In his recent New York Times column, and subsequent blog post, Eric Asimov boiled the choices for describing wine down to two words: sweet and savory. Asimov declares that many tasting notes "only succeed in making wines incomprehensible" and suggests using one of those two words to describe all wines. While he is being overly simplistic in his descriptive efficiency, he is also has the dichotomy wrong. If wine descriptions are to be reduced to two choices, a better dichotomy for the consumer is whether the wine is worthy of buying or not.
As people experience sweetness and savoriness in different ways, and if two broad categories are able to "explain more about the essence of any bottle than the most florid, detailed analogies ever could," what better categories are there than saying a wine is worth your hard earned money? After all, that really is the reason for all the descriptive words, badges and scores thrown around by every critic, writer, journalist, blogger and wine guru these days.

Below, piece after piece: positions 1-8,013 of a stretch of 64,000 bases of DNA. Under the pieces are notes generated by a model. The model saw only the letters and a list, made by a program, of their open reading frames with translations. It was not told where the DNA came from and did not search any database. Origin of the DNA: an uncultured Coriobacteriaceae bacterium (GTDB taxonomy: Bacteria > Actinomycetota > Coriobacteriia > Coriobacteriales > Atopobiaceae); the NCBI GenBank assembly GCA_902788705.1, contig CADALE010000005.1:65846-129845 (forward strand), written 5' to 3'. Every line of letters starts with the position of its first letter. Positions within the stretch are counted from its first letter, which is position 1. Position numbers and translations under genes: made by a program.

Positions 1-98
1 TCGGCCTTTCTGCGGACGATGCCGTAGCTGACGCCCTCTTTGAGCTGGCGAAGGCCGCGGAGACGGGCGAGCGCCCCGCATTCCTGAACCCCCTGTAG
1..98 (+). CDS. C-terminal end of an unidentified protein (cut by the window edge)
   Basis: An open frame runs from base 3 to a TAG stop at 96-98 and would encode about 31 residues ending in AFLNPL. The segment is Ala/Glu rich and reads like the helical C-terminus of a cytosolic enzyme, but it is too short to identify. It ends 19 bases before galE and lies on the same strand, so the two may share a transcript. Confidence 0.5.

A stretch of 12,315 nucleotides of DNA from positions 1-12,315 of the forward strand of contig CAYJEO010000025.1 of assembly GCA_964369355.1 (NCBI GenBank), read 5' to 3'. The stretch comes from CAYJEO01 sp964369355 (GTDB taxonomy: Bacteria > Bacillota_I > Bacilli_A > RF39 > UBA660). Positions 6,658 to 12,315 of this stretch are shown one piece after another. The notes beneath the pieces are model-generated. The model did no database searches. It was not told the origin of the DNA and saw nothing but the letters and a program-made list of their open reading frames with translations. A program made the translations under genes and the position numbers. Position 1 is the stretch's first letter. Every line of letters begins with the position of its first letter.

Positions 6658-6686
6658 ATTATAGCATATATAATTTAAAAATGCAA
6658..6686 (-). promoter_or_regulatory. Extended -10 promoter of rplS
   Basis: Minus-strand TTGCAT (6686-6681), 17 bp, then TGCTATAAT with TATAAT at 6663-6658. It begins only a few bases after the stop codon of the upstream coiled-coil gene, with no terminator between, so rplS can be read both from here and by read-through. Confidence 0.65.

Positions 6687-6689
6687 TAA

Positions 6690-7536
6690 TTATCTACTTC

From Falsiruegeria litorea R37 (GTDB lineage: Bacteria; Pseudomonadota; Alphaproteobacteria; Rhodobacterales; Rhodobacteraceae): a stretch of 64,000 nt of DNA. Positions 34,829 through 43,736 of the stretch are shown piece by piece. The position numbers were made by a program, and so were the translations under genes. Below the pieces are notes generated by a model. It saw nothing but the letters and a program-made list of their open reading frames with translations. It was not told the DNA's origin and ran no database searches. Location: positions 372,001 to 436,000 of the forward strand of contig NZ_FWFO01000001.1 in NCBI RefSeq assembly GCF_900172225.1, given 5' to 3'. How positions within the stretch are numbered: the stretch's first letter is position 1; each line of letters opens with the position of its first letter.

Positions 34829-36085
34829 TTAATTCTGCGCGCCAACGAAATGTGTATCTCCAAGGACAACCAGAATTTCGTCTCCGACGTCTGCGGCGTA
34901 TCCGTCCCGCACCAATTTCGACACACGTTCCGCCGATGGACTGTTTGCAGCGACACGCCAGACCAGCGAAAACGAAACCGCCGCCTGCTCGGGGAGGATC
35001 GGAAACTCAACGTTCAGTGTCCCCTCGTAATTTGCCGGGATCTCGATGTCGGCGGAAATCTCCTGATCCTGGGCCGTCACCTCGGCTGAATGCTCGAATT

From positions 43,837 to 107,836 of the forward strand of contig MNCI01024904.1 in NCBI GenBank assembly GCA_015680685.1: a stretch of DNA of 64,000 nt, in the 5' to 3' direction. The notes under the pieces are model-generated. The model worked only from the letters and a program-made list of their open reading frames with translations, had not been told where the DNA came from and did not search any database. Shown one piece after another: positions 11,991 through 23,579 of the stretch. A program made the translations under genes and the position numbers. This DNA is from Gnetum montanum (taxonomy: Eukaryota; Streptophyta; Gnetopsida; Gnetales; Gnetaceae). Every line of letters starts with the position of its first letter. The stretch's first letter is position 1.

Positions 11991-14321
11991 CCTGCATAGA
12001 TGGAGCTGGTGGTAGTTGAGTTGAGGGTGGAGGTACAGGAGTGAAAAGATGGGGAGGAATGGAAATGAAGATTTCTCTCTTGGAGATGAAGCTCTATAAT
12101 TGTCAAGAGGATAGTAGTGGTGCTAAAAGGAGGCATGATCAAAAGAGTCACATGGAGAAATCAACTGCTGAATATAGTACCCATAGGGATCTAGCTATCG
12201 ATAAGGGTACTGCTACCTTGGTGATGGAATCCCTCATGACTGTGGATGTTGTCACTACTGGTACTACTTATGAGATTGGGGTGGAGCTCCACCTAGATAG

Many consumers have a mental rubric into which they input all those data just to compute the binary purchase decision (to buy or not to buy?). Why don't all tasting notes tell consumers whether they should buy a wine or not? The answer may or may not surprise you. It is because wine is a complex and dynamic product. I don't mean so complex that consumers can't understand it, but complex in the sense that tastes, preferences and circumstances are varied and change over time. They change as both a person's palate and wine's characteristics evolve. If wine description is stripped to its simplest elements as Asimov attempts to do, then the discourse and individual choice that it evokes will be lost.